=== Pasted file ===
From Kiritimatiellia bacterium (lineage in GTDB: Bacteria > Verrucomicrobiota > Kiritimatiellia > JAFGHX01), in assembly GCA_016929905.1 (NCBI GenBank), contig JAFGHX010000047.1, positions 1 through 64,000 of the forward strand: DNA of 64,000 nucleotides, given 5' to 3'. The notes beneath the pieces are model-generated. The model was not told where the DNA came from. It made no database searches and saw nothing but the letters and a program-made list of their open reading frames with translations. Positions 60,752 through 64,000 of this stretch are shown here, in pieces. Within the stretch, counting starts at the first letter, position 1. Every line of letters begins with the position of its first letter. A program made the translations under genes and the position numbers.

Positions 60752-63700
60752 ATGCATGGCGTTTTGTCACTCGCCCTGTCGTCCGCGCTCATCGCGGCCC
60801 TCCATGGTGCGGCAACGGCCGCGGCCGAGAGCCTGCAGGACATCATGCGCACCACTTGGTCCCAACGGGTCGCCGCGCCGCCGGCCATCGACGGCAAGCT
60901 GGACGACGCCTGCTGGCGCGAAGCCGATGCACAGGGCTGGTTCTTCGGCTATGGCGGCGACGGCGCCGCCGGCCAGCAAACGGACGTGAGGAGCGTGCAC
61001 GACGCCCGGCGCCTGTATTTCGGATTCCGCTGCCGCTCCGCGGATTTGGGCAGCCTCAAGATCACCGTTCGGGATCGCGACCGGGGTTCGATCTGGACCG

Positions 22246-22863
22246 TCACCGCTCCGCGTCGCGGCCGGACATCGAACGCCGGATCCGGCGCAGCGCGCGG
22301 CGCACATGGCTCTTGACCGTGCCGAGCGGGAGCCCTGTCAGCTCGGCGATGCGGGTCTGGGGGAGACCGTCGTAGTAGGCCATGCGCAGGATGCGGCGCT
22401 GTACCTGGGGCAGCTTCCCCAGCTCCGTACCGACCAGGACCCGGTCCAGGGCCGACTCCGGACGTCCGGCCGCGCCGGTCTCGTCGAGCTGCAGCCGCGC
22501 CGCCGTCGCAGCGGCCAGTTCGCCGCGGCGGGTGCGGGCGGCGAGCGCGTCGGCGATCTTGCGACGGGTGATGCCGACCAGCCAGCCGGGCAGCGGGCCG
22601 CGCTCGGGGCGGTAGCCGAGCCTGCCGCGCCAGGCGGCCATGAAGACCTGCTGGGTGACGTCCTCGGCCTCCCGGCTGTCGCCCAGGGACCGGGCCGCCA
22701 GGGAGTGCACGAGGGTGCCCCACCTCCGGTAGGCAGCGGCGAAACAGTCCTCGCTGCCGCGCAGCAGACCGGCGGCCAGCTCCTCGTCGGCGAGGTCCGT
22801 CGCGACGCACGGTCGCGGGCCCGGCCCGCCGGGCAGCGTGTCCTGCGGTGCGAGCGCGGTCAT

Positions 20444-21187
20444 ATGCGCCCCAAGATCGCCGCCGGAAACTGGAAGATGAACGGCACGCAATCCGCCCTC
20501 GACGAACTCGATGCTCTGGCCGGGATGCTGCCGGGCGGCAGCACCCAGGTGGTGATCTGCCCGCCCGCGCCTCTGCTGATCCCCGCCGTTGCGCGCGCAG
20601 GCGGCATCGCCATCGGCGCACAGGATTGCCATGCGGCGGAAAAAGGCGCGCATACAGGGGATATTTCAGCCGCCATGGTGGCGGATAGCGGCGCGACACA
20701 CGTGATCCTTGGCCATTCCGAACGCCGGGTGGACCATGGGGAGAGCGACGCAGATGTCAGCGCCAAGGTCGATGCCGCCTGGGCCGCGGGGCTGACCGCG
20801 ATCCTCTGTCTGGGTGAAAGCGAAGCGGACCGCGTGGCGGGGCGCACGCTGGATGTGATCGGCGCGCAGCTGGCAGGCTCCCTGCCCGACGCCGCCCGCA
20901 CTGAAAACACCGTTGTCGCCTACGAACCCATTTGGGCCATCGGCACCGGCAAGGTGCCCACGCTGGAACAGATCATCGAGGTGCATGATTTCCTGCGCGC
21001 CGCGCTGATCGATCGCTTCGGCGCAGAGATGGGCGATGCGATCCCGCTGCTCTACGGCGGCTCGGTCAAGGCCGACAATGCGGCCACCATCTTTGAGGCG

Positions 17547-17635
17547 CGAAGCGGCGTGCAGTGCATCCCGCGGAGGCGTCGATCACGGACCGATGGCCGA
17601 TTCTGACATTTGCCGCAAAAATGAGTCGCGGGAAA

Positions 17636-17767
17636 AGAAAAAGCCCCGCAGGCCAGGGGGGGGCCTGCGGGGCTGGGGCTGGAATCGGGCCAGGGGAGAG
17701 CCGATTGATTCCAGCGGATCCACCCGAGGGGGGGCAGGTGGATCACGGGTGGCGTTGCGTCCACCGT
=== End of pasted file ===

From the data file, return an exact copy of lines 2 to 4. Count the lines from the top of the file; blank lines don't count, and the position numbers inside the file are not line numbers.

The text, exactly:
Positions 60752-63700
60752 ATGCATGGCGTTTTGTCACTCGCCCTGTCGTCCGCGCTCATCGCGGCCC
60801 TCCATGGTGCGGCAACGGCCGCGGCCGAGAGCCTGCAGGACATCATGCGCACCACTTGGTCCCAACGGGTCGCCGCGCCGCCGGCCATCGACGGCAAGCT